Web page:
By Staff Report
Aug. 19, 2009
A few early-bird financial advisors are starting to make plans to hire new employees.
In the past few weeks, 50 to 75 percent of the financial advisors talking to Mark Palmer, managing director of business consulting at The Charles Schwab Corp. of San Francisco, have expressed an interest in hiring new employees, he said.
“A lot of plans are being made, and I think we’ll start to see something happen, although it’s likely to be spotty at first,” he said.
Ken Robinson, an owner of Practical Financial Planning in Cleveland, wants to hire an employee dedicated to screening the three prospects who contact the firm each week.
“At the moment, I talk to every potential client, and it’s not the best use of my time,” said Robinson, whose firm manages about $25 million in assets. “At some point, I want someone else to do the screening.”
John Burns, founder of Burns Advisory Group, which manages $300 million in assets in Oklahoma City, wants to add a junior advisor before the end of the year to free up the firm’s principals to work more closely with key clients. He also wants to hire someone in operations to work with the firm’s chief compliance officer.
“I don’t want to say we prepared for the downturn, but we’ve definitely prepared for building scale and capabilities, so our margins were in good shape,” Burns said.
Kevin Reardon, president of Shakespeare Wealth Management Inc. of Brookfield, Wisconsin, which manages $50 million in assets, is looking to hire another employee in the next few months. The addition will be a paraplanner who will help him prepare for follow-up meetings with clients.
But before financial advisors start searching for help, they should create a hiring strategy and think through what the new hires would do to increase revenue or boost efficiency, practice management experts said.
Too often, financial advisors don’t give new hires clear instructions, said Joni Youngwirth, managing principal of practice management at Commonwealth Financial Network in Waltham, Massachusetts.
Before hiring a marketing executive, for example, a firm should outline the attributes of the target prospects that the executive will be responsible for bringing in.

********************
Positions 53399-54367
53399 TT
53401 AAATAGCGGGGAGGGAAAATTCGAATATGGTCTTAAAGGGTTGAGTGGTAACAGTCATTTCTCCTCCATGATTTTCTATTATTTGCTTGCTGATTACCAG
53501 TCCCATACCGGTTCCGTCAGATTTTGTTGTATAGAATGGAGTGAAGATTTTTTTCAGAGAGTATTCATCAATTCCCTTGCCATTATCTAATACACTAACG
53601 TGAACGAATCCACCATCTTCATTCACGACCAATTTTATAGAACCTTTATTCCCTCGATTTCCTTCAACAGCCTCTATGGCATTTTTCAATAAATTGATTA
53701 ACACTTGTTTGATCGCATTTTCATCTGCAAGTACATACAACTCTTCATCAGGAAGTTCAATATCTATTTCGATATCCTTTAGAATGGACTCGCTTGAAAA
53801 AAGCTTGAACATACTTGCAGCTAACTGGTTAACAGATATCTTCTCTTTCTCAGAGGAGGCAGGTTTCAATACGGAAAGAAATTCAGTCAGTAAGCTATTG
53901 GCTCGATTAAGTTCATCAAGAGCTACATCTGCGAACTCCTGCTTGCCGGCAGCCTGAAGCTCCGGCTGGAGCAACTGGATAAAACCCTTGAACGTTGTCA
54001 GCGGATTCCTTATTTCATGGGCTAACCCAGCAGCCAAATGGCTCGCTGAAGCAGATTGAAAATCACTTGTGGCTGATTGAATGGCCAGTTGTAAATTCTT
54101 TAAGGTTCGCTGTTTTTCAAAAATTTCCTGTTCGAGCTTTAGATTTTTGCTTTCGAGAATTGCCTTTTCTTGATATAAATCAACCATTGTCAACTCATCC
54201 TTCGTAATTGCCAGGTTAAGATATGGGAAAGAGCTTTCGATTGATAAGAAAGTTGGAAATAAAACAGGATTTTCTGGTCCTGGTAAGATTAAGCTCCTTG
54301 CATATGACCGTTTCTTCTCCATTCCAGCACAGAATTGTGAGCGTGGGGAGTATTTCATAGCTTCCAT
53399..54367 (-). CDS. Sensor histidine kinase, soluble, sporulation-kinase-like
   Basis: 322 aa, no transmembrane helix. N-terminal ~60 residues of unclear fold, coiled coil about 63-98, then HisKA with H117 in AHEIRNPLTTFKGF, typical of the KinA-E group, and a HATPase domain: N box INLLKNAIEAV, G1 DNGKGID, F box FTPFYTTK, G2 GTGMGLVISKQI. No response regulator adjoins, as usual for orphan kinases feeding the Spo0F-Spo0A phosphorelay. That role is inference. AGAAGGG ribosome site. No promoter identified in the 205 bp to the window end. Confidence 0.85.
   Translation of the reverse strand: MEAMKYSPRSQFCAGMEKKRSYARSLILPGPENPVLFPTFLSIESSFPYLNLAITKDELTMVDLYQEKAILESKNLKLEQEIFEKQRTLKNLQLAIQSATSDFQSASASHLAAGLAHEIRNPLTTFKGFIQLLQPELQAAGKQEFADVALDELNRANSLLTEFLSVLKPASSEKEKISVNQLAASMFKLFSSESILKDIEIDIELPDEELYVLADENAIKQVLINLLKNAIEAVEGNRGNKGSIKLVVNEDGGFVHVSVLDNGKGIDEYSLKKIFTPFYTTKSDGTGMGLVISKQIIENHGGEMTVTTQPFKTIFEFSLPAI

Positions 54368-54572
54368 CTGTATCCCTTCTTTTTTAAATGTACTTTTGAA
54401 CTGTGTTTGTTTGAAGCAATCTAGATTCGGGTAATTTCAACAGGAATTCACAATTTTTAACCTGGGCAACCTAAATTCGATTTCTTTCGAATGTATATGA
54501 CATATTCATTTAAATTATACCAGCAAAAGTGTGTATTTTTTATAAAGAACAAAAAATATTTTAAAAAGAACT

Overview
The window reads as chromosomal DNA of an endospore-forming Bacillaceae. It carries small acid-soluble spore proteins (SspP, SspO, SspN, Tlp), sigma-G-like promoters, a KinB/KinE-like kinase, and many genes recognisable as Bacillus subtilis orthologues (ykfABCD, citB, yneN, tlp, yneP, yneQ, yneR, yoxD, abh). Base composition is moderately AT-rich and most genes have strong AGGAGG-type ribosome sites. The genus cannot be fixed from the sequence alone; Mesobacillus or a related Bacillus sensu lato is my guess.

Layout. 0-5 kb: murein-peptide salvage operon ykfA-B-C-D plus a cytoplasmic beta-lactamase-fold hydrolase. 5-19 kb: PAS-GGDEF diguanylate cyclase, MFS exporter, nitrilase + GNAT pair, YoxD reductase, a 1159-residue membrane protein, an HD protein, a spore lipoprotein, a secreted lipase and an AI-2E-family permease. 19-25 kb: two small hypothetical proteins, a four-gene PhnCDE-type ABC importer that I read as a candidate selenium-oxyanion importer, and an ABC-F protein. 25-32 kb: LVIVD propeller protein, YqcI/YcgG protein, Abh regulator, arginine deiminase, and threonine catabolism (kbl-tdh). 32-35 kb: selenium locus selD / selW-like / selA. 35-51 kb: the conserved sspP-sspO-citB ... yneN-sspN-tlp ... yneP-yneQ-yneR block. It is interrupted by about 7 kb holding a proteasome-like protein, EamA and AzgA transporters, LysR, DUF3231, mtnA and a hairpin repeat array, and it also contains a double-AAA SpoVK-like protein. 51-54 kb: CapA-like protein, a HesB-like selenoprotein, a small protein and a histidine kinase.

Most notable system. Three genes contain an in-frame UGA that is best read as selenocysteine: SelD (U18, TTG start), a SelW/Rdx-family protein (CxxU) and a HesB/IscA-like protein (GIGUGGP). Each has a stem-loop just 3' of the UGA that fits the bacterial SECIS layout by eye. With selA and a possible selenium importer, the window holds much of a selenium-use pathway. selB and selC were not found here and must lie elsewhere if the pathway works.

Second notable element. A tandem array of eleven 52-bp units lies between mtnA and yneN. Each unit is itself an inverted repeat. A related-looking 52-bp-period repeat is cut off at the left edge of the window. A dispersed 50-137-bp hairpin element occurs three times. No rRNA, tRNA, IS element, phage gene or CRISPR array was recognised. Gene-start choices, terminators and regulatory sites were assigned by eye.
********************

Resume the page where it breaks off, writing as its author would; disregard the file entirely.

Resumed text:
“The game plan is critical,” Youngwirth said. “Unless it’s articulated, a firm is being really unfair to the person they’re hiring.”
Even with a plan, the current business environment may not be right for hiring, said Art Grant, chief executive of Cadaret Grant & Co. of Syracuse, New York, a broker-dealer and investment advisory firm with more than 900 affiliated financial advisors.
“It may be too early. A lot of reps have realized they don’t need to pay someone to come in and water the plants—they’ve realized that unless an expense produces a return on the investment, they shouldn’t do it,” Grant said.
An advisor should expect revenue of $2 to $3 for each dollar spent on a new employee, Grant said. If an advisor pays an administrative assistant $50,000, revenue of $100,000 to $150,000 should be generated.
Another way to determine the potential return on the investment is for financial advisors to calculate how long it will take them to break even on the cost of a new hire.
If financial advisors can reach that point in a matter of months, then it might be something to consider, said Mark Matson, founder and chief executive of Abundance Technologies Inc., a Cincinnati-based investment advisory firm managing more than $2.1 billion.
However, before they even consider hiring, firms should have $1 million to $3 million in cash reserves, he said.
“Advisors as a whole are very stingy about hiring,” Matson said. “They’re so dramatically understaffed. Most financial advisors look at employees as expenses rather than investments.”
Many financial advisors aren’t preparing for growth, because they have ruled out adding employees, said Mary Dunlap, whose eponymous Pottstown, Pennsylvania-based consulting firm works with about 50 financial advisors.
“They’re just saying they can’t afford it,” she said.
Lou Stanasolovich, president of Legend Financial Advisors Inc. of Pittsburgh, said he believes it is important to invest in strong staff members. While his firm is under a hiring freeze, its revenue is up, and he would like to add two administrative positions.
“We’re hoping we can afford [to bring them on],” said Stanasolovich, whose firm manages $360 million in assets. “We won’t rush into it. If we find the right candidate, we’ll hire them. If we don’t, we won’t.”
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